Alice Rohrwacher’s Tuscany-set drama explores the world of archaeological looting. Josh O’Connor plays a British archaeologist who gets caught up in an operation to steal Etruscan artefacts. He is joined in the cast by Isabella Rossellini, as a former opera singer, Alba Rohrwacher as a trafficker and Vincenzo Nemolato, as a local “grave robber” who makes a living digging up the treasures. Rohrwacher won best screenplay at Cannes in 2018 for her feature Happy As Lazzaro and was back at the festival in 2022 with the documentary Futura, a joint work with Pietro Marcello and Francesco Munzi. This is her first solo feature in five years.

Last Shadow At First Light
Filmed in Singapore and Japan, this supernatural arthouse drama from Singaporean director Nicole Midori Woodford is now in post-production and being lined up for festivals. Tsutsui Mariko (Harmonium) and Nagase Masatoshi lead the cast of the film, produced by Singapore’s Jeremy Chua, Japan’s Shozo Ichiyama, whose credits include several Jia Zhangke films, and Slovenia’s Bostjan Virc.

Next Goal Wins

Next Goal Wins

Oscar-winning director Taika Waititi directs this soccer comedy starring Michael Fassbender, Elisabeth Moss, Will Arnett and Rhys Darby. The project, which Fox Searchlight is pegging for a September 22, 2023, release date, is co-written by Waititi and Iain Morris (The Inbetweeners). It follows the infamously terrible American Samoa soccer team, most known for a 2001 match they lost 31-0. Given that Waititi’s Jojo Rabbit kickstarted it’s Oscar journey after a world premiere at TIFF, it wouldn’t be surprising if a similar path was carved out for this project. The movie began filming way back in 2019 but had to undergo reshoots after the excision of Armie Hammer from the project.

Daniel Auerbach
David Volach directs and stars in this semi-autobiographical portrait of an Israeli director grappling with creative block as he tries to bring his second feature to fruition. What was supposed to be a personal and heart-warming script about his journey from an ultra-orthodox upbringing in Jerusalem to a secular life in Tel Aviv turns into an obsessive manifesto containing thousands of pages and hundreds of hours of voice recordings dealing with Jewish identity, its problems, and possible solutions. The drama is Volach’s first feature after well-received shorts including My Father My Lord which won the Jury Award at Tribeca.

Mexican filmmaker Michel Franco wrapped production on his next film back in March. No plot details for the New York-set pic have been released, but Jessica Chastain and Peter Sarsgaard are set for leading roles. Also starring are Merritt Wever (Birdman), Josh Charles (Dead Poets Society), and Elsie Fisher (Eighth Grade). Franco is a regular on the festival circuit. He picked up the Venice Silver Lion in 2020 with the political thriller New Order, and has debuted four films in Cannes, winning three prizes.

Coppola’s ambitious, big-budget return will chart the story of an architect who wants to rebuild New York City as a utopia following a devastating disaster. The all-star cast includes Adam Driver, Aubrey Plaza, Dustin Hoffman, Jon Voight, Jason Schwartzman, Shia LaBeouf, Laurence Fishburne, Talia Shire and Forest Whitaker. We hear this anticipated feature is long-shot for 2023 with filming due to continue until March. Coppola has debuted movies with only six months of post but the scale of this one makes 2024 more likely. Let’s call this a wildcard.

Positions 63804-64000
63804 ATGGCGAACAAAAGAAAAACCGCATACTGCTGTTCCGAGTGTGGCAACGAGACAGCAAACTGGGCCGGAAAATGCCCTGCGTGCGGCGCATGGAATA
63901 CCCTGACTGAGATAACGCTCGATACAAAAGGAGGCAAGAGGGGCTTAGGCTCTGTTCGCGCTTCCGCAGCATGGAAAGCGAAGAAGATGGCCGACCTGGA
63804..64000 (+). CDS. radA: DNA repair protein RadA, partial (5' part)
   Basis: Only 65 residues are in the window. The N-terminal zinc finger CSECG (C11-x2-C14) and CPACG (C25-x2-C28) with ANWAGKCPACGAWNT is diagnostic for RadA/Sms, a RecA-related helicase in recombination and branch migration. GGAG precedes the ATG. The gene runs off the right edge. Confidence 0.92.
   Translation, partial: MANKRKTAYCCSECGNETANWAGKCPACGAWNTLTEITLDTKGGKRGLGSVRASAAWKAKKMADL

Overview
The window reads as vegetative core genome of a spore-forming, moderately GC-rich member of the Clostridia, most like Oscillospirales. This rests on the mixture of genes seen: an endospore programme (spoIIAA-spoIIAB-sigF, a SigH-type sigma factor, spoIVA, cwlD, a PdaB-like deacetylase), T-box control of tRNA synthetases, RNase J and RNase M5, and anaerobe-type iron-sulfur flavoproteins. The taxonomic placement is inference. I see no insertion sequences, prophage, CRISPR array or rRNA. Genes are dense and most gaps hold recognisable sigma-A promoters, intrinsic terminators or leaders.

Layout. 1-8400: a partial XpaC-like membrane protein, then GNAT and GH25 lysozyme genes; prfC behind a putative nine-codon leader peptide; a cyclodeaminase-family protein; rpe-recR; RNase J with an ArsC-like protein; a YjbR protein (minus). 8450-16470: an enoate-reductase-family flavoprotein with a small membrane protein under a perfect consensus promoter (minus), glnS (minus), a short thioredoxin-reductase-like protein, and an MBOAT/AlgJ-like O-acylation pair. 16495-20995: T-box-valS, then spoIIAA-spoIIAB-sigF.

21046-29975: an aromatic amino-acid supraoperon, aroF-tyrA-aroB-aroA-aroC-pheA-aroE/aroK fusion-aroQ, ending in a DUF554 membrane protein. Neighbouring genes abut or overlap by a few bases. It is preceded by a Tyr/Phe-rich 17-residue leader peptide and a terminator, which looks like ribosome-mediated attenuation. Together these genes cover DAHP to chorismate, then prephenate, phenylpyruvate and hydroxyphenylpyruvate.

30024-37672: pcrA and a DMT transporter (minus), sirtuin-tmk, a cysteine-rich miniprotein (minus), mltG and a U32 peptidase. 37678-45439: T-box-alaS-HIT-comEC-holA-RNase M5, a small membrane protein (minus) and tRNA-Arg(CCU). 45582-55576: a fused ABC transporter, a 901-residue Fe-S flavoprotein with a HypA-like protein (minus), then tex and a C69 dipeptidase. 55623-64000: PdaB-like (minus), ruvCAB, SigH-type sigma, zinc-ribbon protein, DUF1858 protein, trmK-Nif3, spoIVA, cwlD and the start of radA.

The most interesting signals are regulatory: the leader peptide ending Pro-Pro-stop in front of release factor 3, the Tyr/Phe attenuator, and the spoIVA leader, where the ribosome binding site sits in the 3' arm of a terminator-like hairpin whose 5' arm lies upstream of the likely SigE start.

The New Boy
The latest from Samson & Delilah and Sweet Country director Warwick Thornton depicts the story of a nine-year-old Aboriginal orphan boy who arrives in the dead of night at a remote monastery run by a renegade nun. Currently in post-production, the Australian feature’s cast includes Cate Blanchett and Wayne Blair.

Perfumed Hill
Abderrahmane Sissako’s drama has been a regular fixture on ‘anticipated movie’ lists. The project finally began filming at the end of 2022 and we hear it could well be ready for 2023. In the romance-drama, after saying “no” on her wedding day, Joice (played by Girlhood actress Nina Melo) leaves the Ivory Coast to start a new life in Guangzhou, China. Distribution partners include Gaumont and Cohen Media Group. Nine years ago, Sissako wowed festival crowds with Oscar nominee Timbuktu.

Anatomy Of A Fall
Toni Erdmann star Sandra Hüller plays a German writer charged with murdering her French husband after he falls to his death in the French Alps. Her fate rests of the testimony of their visually impaired young son. Anatomy Of A Fall is the fourth feature from French director Justine Triet after 2019 Cannes d’Or contender Sibyl, romantic comedy In Bed With Victoria and 2013 debut Age Of Panic. Hüller had a supporting role in Sibyl.

Israeli director Maya Kenig’s debut feature puts a contemporary spin on the age-old profession of the wet nurse. New single mother and struggling musician Tala takes a job at a secret mother’s milk dairy providing breast milk for wealthy clients who cannot or do not want to breastfeed. The work is well-paid but comes with a strict set of stipulations that are a challenge for the free-spirited young woman. Former Berlinale Talent participant Kenig’s credits include well-travelled shorts Shade of the Palm Tree (2018), The Bentwich Syndrome (2015) and Off-White Lies (2011). Milk is produced by Maya Fischer, Gal Greenspan and Roi Kurland at Green Productions, the team behind festival hits Scaffolding and Israeli 2022/23 Oscar submission Cinema Sabaya.

Charlie Chaplin, A Man Of The World
Carmen Chaplin, the screen icon’s grand-daughter, will plumb Chaplin’s Romani roots and heritage. Marking the first time that the Chaplin family is involved at a deep creative and industrial level in a movie about the comedy great, the film will “radically reinterpret Chaplin’s oeuvre from a Romani perspective and examines the persecution of gypsies through his lens.” The feature doc is being produced out of Spain.